ANCHOR UP, CARDINALS DOWN: Student senate president Jonathan Bowman poses with the Battle of the Valleys trophy on Sept. 30, 2017. On Thursday, March 1, senate voted 26 to 12 to maintain the BOTV charity competition. GVL | EMILY FRYE







James Moyer, associate vice president for facilities planning at Grand Valley State University, announced his intention to retire on Saturday, March 31. Moyer has been at GVSU since 1996. Since then, he has served as the director of facilities planning. Moyer also has served as a member of GVSU President Thomas Haas’ cabinet. There will be a reception to honor Moyer on Wednesday, March 28, from 4 p.m. to 6 p.m. in the Alumni House, located on GVSU’s Allendale Campus. Karen Ingle will assume the role of associate vice president for facilities planning on Sunday, April 1. Ingle has also been at GVSU since 1996 and has served as a senior project manager and team leader for facilities planning.

DEHAAN PROMOTED TO DIRECTOR OF PUBLIC SAFETY Capt. Brandon DeHaan of the Grand Valley State University Police Department has been named director of public safety at GVSU, the university announced Tuesday, March 6. DeHaan has served as GVPD acting director since October 2017. He joined GVPD in 1987, serving as an officer before being promoted to sergeant in 1997. In 2004, DeHaan was promoted to assistant director of public safety services. DeHaan also currently serves as Clery compliance officer at GVSU. “Captain DeHaan is highly experienced and his longtime service and leadership in the department have been recognized by our campus community,” said D. Scott Richardson, retiring acting vice president for finance and administration at GVSU to GVNow. “We are confident that he will continue to move us forward in providing a safe learning and living environment for the entire Grand Valley community.”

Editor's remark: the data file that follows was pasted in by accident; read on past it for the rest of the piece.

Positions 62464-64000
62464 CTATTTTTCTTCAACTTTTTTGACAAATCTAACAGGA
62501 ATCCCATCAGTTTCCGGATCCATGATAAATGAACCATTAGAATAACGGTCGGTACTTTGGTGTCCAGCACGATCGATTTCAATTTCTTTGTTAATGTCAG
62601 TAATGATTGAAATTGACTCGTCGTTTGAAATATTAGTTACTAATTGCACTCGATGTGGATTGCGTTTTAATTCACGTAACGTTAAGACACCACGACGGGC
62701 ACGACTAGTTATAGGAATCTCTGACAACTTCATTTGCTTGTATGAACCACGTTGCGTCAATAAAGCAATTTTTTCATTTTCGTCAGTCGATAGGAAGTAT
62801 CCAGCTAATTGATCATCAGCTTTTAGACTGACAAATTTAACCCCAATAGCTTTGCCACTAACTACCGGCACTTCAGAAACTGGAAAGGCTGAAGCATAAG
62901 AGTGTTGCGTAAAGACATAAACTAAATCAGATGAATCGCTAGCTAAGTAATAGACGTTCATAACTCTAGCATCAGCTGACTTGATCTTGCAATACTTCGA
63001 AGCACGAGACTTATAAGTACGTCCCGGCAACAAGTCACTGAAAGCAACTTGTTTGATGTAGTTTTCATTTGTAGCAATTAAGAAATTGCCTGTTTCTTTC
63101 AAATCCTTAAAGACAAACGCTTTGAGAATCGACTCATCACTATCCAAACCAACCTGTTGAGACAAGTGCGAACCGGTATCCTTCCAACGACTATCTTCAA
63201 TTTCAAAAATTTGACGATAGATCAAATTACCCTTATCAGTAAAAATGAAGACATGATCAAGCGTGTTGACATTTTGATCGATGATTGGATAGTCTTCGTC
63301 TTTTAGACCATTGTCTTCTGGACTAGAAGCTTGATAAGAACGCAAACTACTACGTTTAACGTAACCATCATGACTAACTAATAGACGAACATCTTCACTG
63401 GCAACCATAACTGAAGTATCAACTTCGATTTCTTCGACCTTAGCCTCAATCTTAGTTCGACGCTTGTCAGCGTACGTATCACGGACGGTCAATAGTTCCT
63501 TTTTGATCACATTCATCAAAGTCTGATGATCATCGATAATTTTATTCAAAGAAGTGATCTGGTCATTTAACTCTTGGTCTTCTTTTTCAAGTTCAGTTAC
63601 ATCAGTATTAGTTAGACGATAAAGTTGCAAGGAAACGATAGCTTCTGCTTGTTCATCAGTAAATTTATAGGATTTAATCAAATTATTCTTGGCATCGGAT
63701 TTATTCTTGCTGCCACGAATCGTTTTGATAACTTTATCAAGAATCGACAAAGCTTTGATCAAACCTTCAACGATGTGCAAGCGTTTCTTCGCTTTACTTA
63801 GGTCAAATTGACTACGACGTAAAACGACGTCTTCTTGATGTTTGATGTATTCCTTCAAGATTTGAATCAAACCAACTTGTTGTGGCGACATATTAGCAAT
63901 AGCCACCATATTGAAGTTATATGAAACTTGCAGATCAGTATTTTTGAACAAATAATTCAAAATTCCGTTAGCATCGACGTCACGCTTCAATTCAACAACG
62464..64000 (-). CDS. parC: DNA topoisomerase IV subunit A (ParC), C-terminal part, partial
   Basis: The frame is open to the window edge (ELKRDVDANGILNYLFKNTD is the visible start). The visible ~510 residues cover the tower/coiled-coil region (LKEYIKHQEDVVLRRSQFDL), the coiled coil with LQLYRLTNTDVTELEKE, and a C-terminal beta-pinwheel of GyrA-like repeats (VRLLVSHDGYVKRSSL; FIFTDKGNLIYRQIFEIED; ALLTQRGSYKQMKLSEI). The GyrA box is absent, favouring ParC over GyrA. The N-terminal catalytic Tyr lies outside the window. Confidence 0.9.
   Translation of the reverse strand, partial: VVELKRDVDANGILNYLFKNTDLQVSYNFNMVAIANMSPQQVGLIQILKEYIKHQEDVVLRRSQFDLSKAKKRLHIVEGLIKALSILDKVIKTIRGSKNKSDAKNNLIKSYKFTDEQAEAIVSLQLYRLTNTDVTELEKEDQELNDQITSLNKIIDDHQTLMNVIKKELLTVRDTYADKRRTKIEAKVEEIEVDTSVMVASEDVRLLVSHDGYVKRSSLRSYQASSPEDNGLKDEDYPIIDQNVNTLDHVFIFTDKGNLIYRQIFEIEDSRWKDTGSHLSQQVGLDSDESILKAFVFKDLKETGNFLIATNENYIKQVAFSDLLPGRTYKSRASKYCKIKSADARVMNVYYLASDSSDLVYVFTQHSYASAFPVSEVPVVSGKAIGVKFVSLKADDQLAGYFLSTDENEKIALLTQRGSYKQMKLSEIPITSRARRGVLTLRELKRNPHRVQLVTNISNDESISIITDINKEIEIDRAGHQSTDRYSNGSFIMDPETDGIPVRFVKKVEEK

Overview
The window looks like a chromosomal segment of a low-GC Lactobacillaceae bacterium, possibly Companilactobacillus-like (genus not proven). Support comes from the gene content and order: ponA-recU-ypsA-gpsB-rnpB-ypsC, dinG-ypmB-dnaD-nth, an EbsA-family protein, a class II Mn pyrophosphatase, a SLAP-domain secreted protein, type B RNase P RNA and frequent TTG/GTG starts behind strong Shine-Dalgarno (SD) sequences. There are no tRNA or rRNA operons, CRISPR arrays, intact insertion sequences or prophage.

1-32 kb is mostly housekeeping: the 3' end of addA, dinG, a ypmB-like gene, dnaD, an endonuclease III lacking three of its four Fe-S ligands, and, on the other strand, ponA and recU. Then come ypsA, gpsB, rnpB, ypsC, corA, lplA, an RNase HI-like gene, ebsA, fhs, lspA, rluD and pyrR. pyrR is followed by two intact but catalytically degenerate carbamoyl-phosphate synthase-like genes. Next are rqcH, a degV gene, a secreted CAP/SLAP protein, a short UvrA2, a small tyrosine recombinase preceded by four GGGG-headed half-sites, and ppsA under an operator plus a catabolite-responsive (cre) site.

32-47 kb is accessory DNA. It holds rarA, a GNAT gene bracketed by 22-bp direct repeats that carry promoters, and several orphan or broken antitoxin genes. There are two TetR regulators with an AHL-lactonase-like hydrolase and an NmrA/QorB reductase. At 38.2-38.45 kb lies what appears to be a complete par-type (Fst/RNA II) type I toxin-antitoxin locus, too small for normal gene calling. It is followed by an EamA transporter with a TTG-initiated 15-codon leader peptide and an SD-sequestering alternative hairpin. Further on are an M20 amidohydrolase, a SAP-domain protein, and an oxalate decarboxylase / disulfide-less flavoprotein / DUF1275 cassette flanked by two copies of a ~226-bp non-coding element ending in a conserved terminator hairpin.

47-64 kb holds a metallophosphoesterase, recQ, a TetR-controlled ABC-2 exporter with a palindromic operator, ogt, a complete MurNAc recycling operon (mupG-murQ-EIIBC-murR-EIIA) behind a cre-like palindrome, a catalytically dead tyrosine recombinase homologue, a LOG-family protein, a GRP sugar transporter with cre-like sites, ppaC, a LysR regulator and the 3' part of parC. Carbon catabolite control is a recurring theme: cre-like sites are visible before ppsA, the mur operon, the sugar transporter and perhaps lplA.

The TEDxGVSU event will take place Friday, March 16, from 5 p.m. to 8 p.m. in the DeVos Center Loosemore Auditorium, located on Grand Valley State University’s Pew Campus. The theme of this year’s event is “Shape.” Tickets for the event cost $20 and include admission, a T-shirt and hors d’oeuvres.